Poor network performance when playing mobile games is experienced in a number of ways. To bring this to life, we've created two animations (taken from Opensignal's State of Mobile Games Experience at the Start of the 5G Era report), which show two of the most common visual artefacts gamers see when playing multiplayer games under poor network conditions. With both animations, the bottom panel is an example of a gaming experience without any network issues, while the panel above shows what happens when network performance is impaired.
In the above, the top player appears to have stopped moving, likely because the game server is missing too many data packets. By contrast, the lower player is moving as that player intends.
In this second animation, the top player appears to jump around — likely because too many data packets are arriving significantly out of order or the latency of the connection is poor, or perhaps a combination of both issues to a lesser extent but which together still cause problems. In the bottom animation here, the player is moving smoothly side to side.
To create Opensignal’s unique new mobile Games Experience measure, we use a range of technical characteristics as inputs into our model which characterizes the exact relationship between the various real-world technical measurements and users’ perceived gaming experience. Our inputs include the following, among other network characteristics:
- Packet loss is, in essence, the proportion of data packets that never reach their destination. In a game, in effect this means the player’s actions may never take effect, or that the state of the game stops being communicated back to the player. This hurts a player’s ability to enjoy a game, as well as making it harder to win. Where a game detects small amounts of packet loss, a game may even temporarily take control from the player, without notifying players, to keep the game flowing. Of course, this makes winning harder! For larger amounts of packet loss, this is impossible.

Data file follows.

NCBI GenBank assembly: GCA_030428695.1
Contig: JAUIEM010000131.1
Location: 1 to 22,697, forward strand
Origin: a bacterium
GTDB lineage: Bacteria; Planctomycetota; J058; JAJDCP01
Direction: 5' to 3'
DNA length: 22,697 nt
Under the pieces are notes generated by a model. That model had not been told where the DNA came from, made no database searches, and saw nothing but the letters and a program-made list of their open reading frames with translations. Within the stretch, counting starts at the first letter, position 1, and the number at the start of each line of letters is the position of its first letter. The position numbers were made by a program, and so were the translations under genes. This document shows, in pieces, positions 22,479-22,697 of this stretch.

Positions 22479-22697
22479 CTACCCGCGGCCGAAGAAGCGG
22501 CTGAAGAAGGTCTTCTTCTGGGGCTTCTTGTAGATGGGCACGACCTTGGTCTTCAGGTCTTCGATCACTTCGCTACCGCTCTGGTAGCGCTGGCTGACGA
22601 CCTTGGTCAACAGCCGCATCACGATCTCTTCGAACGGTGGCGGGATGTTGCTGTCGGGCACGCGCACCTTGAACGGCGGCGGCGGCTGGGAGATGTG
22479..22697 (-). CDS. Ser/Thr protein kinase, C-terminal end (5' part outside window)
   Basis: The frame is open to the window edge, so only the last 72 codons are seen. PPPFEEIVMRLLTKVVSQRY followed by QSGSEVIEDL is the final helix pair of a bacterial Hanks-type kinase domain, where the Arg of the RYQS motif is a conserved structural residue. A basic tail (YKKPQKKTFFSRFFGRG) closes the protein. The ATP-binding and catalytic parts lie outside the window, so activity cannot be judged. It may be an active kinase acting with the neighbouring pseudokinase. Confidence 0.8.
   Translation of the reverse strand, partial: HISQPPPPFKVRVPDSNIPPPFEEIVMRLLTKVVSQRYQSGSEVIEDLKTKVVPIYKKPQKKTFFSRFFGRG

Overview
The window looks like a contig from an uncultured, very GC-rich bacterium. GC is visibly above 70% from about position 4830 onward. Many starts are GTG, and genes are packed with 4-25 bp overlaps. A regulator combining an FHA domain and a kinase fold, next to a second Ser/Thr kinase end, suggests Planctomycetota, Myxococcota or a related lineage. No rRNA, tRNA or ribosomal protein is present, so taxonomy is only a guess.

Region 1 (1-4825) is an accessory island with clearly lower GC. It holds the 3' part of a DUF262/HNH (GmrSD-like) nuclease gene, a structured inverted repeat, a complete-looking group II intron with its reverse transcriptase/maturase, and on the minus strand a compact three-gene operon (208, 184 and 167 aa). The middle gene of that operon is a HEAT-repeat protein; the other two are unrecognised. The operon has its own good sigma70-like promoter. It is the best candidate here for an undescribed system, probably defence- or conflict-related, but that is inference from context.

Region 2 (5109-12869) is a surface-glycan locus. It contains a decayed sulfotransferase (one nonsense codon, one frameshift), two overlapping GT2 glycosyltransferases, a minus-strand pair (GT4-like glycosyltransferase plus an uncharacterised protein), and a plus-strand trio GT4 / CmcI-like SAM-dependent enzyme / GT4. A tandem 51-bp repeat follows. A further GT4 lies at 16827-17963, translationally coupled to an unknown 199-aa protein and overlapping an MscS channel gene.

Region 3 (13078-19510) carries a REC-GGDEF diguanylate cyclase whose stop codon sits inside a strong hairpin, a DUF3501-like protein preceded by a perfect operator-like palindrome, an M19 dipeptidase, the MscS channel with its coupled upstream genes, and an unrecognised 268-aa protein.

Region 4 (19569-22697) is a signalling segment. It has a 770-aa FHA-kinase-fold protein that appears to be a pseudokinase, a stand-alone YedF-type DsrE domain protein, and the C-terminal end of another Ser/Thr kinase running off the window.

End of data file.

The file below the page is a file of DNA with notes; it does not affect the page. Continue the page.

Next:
- Latency, which is a measure of the responsiveness of the network connection. For real-time multiplayer gaming, latency needs to be low, and consistently low. Even a few brief seconds of poor latency can cause a player to miss a shot and ruin a game. For mobile Games Experience, Opensignal has focused on measures of User Datagram Protocol (UDP) latency rather than Transmission Control Protocol (TCP), as UDP is the preferred protocol for time-sensitive applications such as mobile gaming. Historically, latencies on mobile networks have been significantly poorer than on fixed broadband connections or on Wifi, but 4G has significantly improved latency, and 5G will reduce latency even further, likely meaning there will be little difference between mobile network latency and other kinds of network in the near future.
- Jitter is a measure of the variability of the arrival time of data packets. All data packets take time to travel between locations — for example between a player and the game server — but often the amount of delay varies between packets. This variability is jitter. In an extreme situation, if some packets have too much delay, the system will have given up by the time they arrive as they are too late to be useful. Higher jitter levels are often a sign of network congestion, caused by routers struggling to pass on data packets.